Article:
Physicians support and manage healthcare across a diverse range of specializations and age groups. There are three broad categories. A primary care physician treats a wide range of illnesses, provides preventative care, and is considered an individual’s regular doctor. A surgeon will perform operations and be highly specialized. Specialists have expertise based on body part, organ and system.

It takes four years of medical school and between three to eight years of specialty training to go on in a career in medicine. In the U.S. physicians must have either a Doctor of Medicine (MD) or doctor of osteopathic medicine (DO) degree. Approximately 33% of all physicians are in primary care, and this number has declined over the years but the demand has not. There are over 135 specialties listed with the American Association of Medical Colleges.

Prerequisites  The academic requirements for admission to medical school typically include courses in biology, physics, English, general chemistry, organic chemistry, biochemistry, psychology, genetics, and calculus. Medical schools may vary in their policies regarding prerequisites, so be sure to check prerequisites by medical school.

Major:  Students who are interested in going to medical school typically will pursue Biology Option C-1 Pre-Medicine or Chemistry Option C, Biochemistry as their undergraduate major.

Admission to medical school requires the Medical College Admission Test (MCAT). The MCAT has four sections: Biological and Biochemical Foundations of Living Systems; Chemical and Physical Foundations of Biological Systems; Psychological, Social, and Biological Foundations of Behavior; and Critical Analysis and Reasoning Skills.

Community service, shadowing, and other kinds of experiential learning are important to gain experience in dealing with the public and understand the different areas involved with medicine. The more experience you have, the better your application for medical schools.

There are two main application services used to apply to medical school. They are TMDSAS (for Texas medical schools) and AMCAS (for private universities and schools outside of Texas)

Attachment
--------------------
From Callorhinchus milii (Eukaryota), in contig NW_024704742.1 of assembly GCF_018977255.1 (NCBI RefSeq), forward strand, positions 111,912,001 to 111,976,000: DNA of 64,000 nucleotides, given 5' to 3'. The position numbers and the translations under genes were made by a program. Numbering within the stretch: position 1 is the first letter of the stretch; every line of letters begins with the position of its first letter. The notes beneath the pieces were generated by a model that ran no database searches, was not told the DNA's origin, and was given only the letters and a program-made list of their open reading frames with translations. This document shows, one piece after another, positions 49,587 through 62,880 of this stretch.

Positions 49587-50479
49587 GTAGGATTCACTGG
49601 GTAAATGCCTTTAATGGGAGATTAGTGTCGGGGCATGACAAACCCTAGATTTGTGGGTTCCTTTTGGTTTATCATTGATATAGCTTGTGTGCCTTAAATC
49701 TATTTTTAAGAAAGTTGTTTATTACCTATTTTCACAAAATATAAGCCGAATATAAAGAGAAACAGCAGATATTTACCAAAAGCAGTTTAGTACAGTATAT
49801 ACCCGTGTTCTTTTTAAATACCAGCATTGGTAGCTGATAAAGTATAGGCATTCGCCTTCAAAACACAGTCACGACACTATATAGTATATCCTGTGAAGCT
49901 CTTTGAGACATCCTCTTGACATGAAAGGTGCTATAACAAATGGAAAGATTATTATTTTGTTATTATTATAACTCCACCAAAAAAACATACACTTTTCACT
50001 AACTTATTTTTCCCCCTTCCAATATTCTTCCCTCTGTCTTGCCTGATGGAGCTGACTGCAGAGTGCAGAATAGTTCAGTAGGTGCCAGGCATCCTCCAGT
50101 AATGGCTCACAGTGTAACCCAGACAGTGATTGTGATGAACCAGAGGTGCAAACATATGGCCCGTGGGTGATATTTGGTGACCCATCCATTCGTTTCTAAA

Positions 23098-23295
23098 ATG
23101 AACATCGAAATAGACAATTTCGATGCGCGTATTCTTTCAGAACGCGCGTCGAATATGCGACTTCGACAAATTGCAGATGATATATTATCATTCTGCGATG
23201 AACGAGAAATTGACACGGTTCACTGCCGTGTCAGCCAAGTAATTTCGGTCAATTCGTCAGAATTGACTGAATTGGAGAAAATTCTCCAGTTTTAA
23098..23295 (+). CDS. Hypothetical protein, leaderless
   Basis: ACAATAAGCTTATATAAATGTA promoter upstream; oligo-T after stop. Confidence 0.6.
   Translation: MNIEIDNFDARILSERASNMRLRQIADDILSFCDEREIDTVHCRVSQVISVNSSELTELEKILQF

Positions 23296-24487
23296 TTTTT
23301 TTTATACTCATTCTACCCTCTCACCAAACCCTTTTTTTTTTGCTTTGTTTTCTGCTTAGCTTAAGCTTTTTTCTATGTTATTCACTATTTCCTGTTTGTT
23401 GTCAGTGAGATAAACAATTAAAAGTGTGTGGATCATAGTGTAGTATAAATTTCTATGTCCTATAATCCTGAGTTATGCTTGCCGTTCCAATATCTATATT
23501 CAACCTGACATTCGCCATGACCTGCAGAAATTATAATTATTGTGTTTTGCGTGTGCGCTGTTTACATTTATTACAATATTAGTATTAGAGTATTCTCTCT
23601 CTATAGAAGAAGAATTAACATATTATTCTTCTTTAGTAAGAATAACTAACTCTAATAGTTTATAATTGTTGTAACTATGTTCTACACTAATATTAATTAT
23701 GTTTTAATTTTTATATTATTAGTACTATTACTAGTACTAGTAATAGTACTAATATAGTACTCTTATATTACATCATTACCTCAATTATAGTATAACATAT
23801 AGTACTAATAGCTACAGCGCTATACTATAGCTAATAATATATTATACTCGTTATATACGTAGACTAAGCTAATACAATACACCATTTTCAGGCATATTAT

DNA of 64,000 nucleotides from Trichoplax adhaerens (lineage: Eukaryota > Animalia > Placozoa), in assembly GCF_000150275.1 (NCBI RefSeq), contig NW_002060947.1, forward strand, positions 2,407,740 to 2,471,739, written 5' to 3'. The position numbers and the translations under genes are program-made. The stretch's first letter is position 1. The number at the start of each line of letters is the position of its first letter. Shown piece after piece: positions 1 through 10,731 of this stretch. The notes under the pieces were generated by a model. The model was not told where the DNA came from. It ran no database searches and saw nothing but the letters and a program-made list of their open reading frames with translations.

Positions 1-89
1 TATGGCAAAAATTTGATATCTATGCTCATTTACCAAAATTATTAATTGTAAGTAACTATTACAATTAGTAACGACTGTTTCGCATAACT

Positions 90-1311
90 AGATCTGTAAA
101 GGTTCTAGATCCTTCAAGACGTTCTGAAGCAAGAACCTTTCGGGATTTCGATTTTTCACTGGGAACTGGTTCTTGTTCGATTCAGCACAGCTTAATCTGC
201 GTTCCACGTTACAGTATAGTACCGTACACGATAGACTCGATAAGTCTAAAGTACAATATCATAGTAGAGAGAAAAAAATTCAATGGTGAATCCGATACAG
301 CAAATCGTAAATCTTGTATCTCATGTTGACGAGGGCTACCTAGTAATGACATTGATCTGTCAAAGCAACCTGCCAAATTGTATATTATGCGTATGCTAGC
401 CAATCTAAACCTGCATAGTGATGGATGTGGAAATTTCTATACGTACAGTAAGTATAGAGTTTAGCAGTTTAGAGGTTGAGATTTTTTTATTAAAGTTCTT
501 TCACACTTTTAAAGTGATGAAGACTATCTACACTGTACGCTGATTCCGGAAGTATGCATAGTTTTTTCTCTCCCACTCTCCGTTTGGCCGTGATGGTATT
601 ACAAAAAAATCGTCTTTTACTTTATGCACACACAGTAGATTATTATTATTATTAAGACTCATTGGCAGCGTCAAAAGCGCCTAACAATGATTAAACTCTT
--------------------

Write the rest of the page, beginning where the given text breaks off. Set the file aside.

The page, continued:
The focus for Pre-Medical students needs to be on GPA, MCAT scores, shadowing experience, volunteerism, and extracurricular activities. The minimum GPA for students to be competitive is 3.7 out of 4.0. MCAT scores need to be at or above average, around 127 out of 132 in any one section or 508 out of 528 for all 4 sections. For medical school admission statistics by program you can visit the MedEdits Medical Admissions site and search by university.

MSU has a Health Professions Advisory Committee that assists students with letters of recommendation and mock interviews to prepare for medical school application.

The Joint Admissions Medical Program (JAMP) is a program that supports and encourages highly qualified, economically disadvantaged students pursuing a medical education. Through JAMP students in Texas can receive support through undergraduate scholarships, summer stipends, internships, clinical hands-on experience, MCAT preparation, and mentoring. If students meet all criteria they can receive guaranteed admission to a Texas medical school and scholarships for medical school.

Steps toward participating in JAMP are described below, or visit the JAMP website for more information.